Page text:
We went to our bishop and wrote him a letter on behalf of the board of management and he agreed to hand over the school.

Patricia Quinn, a teacher at the school, noted that the fact it had previously been under the patronage of the Church of Ireland – where religious education is not solely the remit and responsibility of the school - might have made it easier for the children to move across.

The trickiest thing, she said, was getting some of the children to call the teachers by their first names.

We actually had someone in from the local radio station in here last week and he asked one of the junior infants what difference would it make, and he said ‘because we’re all equal’, and he’s only four and I thought it was such a nice thing.

What next for divestment? 

Riverview Educate Together will take in its first set of junior infants in Dublin this September. The drive to open the school was headed up by parent Nicola Murphy.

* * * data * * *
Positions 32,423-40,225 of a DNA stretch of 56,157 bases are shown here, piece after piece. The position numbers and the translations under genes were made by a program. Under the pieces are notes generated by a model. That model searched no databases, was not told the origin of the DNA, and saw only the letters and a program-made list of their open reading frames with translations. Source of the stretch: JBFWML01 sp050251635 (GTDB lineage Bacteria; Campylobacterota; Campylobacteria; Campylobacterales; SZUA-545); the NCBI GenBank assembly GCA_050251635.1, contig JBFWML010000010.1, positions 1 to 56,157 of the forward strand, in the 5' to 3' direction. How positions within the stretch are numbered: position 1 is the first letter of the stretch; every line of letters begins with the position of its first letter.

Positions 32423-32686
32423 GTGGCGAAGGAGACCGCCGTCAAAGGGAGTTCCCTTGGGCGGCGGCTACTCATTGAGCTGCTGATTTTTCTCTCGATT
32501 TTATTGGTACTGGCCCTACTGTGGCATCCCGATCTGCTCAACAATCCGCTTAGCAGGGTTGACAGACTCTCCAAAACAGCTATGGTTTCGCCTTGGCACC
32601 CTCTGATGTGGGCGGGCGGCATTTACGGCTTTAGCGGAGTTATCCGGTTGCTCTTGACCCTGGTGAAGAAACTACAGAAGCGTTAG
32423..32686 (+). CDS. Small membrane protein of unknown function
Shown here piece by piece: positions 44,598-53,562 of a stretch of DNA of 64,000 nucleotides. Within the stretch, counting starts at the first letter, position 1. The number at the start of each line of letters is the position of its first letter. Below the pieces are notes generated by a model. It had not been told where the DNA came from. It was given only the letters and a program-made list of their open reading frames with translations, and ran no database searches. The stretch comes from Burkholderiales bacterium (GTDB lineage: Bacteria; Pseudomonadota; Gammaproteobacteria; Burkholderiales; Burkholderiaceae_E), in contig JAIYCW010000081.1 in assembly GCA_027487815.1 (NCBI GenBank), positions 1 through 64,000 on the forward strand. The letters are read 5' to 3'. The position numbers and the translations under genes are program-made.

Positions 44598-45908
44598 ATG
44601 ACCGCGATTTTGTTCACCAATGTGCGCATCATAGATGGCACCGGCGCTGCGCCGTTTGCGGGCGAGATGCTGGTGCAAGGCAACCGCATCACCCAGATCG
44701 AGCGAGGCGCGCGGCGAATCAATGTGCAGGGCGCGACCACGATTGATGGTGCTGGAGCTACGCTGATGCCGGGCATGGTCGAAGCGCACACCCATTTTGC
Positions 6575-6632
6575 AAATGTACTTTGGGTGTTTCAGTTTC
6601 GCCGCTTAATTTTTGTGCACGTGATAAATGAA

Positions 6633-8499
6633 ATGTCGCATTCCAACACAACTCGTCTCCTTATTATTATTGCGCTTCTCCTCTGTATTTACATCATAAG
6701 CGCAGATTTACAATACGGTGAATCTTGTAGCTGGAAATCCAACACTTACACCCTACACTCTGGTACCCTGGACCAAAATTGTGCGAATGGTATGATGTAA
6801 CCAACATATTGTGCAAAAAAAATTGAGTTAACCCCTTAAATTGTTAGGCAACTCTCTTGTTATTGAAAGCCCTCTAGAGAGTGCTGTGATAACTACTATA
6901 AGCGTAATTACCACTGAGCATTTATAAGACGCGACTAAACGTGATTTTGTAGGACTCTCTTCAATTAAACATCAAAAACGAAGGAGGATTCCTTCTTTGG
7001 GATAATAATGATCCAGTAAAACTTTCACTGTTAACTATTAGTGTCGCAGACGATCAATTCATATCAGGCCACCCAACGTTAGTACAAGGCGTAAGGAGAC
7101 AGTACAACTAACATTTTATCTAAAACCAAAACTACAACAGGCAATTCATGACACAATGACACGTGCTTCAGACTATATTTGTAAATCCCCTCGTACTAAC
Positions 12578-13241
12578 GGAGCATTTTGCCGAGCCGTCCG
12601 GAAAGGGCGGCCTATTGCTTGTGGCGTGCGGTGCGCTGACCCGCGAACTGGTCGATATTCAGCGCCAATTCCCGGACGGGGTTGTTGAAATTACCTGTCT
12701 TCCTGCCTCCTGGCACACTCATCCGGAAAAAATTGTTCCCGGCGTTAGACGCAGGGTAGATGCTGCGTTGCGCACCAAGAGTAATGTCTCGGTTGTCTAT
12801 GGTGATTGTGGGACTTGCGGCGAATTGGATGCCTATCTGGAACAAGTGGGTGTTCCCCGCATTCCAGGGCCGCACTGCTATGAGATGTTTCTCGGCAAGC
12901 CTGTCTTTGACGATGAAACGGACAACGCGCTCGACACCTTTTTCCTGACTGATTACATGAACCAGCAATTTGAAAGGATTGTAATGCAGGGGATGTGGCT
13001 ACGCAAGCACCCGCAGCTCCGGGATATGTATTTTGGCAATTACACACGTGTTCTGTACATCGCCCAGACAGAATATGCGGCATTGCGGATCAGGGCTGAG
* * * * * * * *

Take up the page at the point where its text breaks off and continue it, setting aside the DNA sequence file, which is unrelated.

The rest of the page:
In 2015, a sense of hopelessness began to set in after her unbaptised child Ruben was rejected by nine schools.

“We were very upset, it wasn’t a very nice time for our family. We were very stressed, we were very worried. So we decided to put our energy into making a new school happen,” she says.

riverview ed together

Now, one year later, her son will take up his place in junior infants.

Murphy’s experience characterises a situation that many Irish parents have to go through when it comes time to enroll their child in primary school – and its one the Department of Education knows it has to deal with.